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Women in Sport

07th Sep 2021

Dervan’s ever-lasting commitment to Galway camogie an inspiring thing

Niall McIntyre

So as not to reveal her age, Sarah Dervan tells little about her first All-Ireland final experience but as she talks about early days and teenage dreams, it’s not the age that stops you.

That the teak tough Mullagh defender was there in 2008, when Galway lost to Cork, and that she’s still here now, in 2021, tells a story of its own. It’s a story about one of the most fanatical camogie players in the country and how she, in her 13 years on the Galway panel, has become one of her county’s greatest ever players.

“I suppose I just absolutely love the sport,” the Galway captain says with a hint of emotion in her voice.

“I love the game. I get a huge enjoyment out of it and it gives me a purpose.

“It doesn’t feel like a commitment for me, because I wouldn’t have it any other way. It’s what I want to do and I’ll play for as long as I can.”

Dervan was a starry-eyed member of the extended panel back in 2008 and now, as she has been for the last four years, she is Galway’s leader and she is their captain. There have been six more All-Ireland finals since, in a career glistening with six All-Stars, but Dervan could take or leave the individual accolades. That she has only won two of those All-Ireland finals, on the other hand, is something that keeps her up at night.

“I think you get more nervous as years go by. When you’re young, I suppose you don’t put any pressure on yourself, you just go out and you hurl. But then the years go on and you get older …you kind of become more hard on yourself. You start looking for areas to improve. It is hard, because I suppose, out of all those finals we only won two.

“Look, it’s brilliant to get back to an All-Ireland final, especially after last year. I’m very lucky that this is my eighth All-Ireland final… but we won two and lost five…”

She leaves it at that. Of the five losses, and the impression is that recency bias has nothing to do with it, 2020’s to Kilkenny seems to have been the most painful. Galway, coming into the game as League and All-Ireland champions, were widely tipped to assert their dominance by making it two O’Duffy cups in-a-row. Instead, Kilkenny did the business to send the Tribeswomen into a winter of discontent.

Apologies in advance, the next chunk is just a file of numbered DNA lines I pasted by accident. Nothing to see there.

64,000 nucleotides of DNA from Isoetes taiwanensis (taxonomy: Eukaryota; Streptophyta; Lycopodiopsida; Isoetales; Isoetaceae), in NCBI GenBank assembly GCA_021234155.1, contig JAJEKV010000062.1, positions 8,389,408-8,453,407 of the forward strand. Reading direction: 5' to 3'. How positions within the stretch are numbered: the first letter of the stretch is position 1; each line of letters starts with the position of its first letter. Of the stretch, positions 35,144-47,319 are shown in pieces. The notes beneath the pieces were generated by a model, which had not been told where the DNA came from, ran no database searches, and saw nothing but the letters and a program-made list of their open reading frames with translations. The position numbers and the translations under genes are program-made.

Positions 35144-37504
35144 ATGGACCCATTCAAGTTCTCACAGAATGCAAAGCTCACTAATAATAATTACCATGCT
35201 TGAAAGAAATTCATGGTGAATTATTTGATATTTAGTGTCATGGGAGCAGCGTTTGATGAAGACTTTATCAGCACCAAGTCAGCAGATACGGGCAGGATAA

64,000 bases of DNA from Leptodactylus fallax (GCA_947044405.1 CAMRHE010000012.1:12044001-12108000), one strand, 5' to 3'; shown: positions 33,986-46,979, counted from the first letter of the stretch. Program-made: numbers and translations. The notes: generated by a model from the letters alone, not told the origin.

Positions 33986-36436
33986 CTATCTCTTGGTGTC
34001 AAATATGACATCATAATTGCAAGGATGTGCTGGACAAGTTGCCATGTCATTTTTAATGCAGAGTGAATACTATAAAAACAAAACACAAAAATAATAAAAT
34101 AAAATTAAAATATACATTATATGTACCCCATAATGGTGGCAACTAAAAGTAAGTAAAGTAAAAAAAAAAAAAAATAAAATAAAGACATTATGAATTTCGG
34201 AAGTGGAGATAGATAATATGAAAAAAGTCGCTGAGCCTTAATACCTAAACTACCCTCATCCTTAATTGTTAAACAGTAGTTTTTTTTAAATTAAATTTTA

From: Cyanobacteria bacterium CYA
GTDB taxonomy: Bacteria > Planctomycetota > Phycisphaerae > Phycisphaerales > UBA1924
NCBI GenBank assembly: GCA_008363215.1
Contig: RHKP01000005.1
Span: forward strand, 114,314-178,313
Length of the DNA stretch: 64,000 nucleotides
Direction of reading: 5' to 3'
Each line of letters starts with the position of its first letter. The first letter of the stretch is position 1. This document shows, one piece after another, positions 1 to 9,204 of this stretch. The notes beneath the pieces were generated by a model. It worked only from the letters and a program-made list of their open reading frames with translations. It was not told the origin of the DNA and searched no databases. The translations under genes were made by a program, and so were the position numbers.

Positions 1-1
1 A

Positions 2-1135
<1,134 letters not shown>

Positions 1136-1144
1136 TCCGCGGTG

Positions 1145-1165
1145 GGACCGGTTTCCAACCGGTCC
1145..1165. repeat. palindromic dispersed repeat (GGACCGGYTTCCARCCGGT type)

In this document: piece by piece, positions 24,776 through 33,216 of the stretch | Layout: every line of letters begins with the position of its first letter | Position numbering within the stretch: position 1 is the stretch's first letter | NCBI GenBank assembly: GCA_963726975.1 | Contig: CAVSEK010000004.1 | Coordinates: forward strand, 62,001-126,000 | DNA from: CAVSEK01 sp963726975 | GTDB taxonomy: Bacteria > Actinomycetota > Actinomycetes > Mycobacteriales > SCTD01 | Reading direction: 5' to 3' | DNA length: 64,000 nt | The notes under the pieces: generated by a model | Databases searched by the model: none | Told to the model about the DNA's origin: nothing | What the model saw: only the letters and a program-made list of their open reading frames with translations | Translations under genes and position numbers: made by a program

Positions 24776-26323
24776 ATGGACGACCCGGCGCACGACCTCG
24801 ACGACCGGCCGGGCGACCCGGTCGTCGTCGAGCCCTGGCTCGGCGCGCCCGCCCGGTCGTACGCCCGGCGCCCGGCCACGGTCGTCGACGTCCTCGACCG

“The hardest thing was watching the match back afterwards. When matches like that are close and they come down to the wire, the 2020 All-Ireland, it was the 53rd or 54th minute it came down to, and it was a penalty. You question yourself on every mistake and every ball you hit afterwards. It’s hard then … but you just pick yourself up, you go again.

“At least you have the girls around you and we’re all in the same boat and you just try and drive on for another year.”

Losing to Kilkenny in the League final was another bitter pill to swallow but as the wheat gets separated from the chaff, Galway are still standing, and Dervan is ready for another big day out in Croke Park.

“I suppose 2020 was just really eerie. It was a really eerie feeling going out to Croke Park and nobody there and the pitch dark and a cold night. Strange. But, yeah, definitely to have family and friends there this year is great…”

Their opponents this time around are Cork, back after two years away and a team who will know that, if they are to score goals, if they are to shake Galway down, then they’ll have to pass their indestructible force of a full back first.

“I started off as a forward, a full-forward. I’d play anywhere I get a jersey, I’d go in goals if needs be. I play centre back for my club so I’m usually backs anyway.

“I probably just try and hurl myself,” she says of her tact as a number three.

“You can only control what you can do, you can’t really control what your marker’s going to do, so just to try and read the ball, to try and get any flicks and hooks. Talk to the backs around you. Just play your own game as well, because if you get too caught up in your marker or what they’re doing, you’re not hurling off instinct and you don’t want to be overthinking like that.”

It’s Sunday, it’s 4.15, it’s where she’s always wanted to be.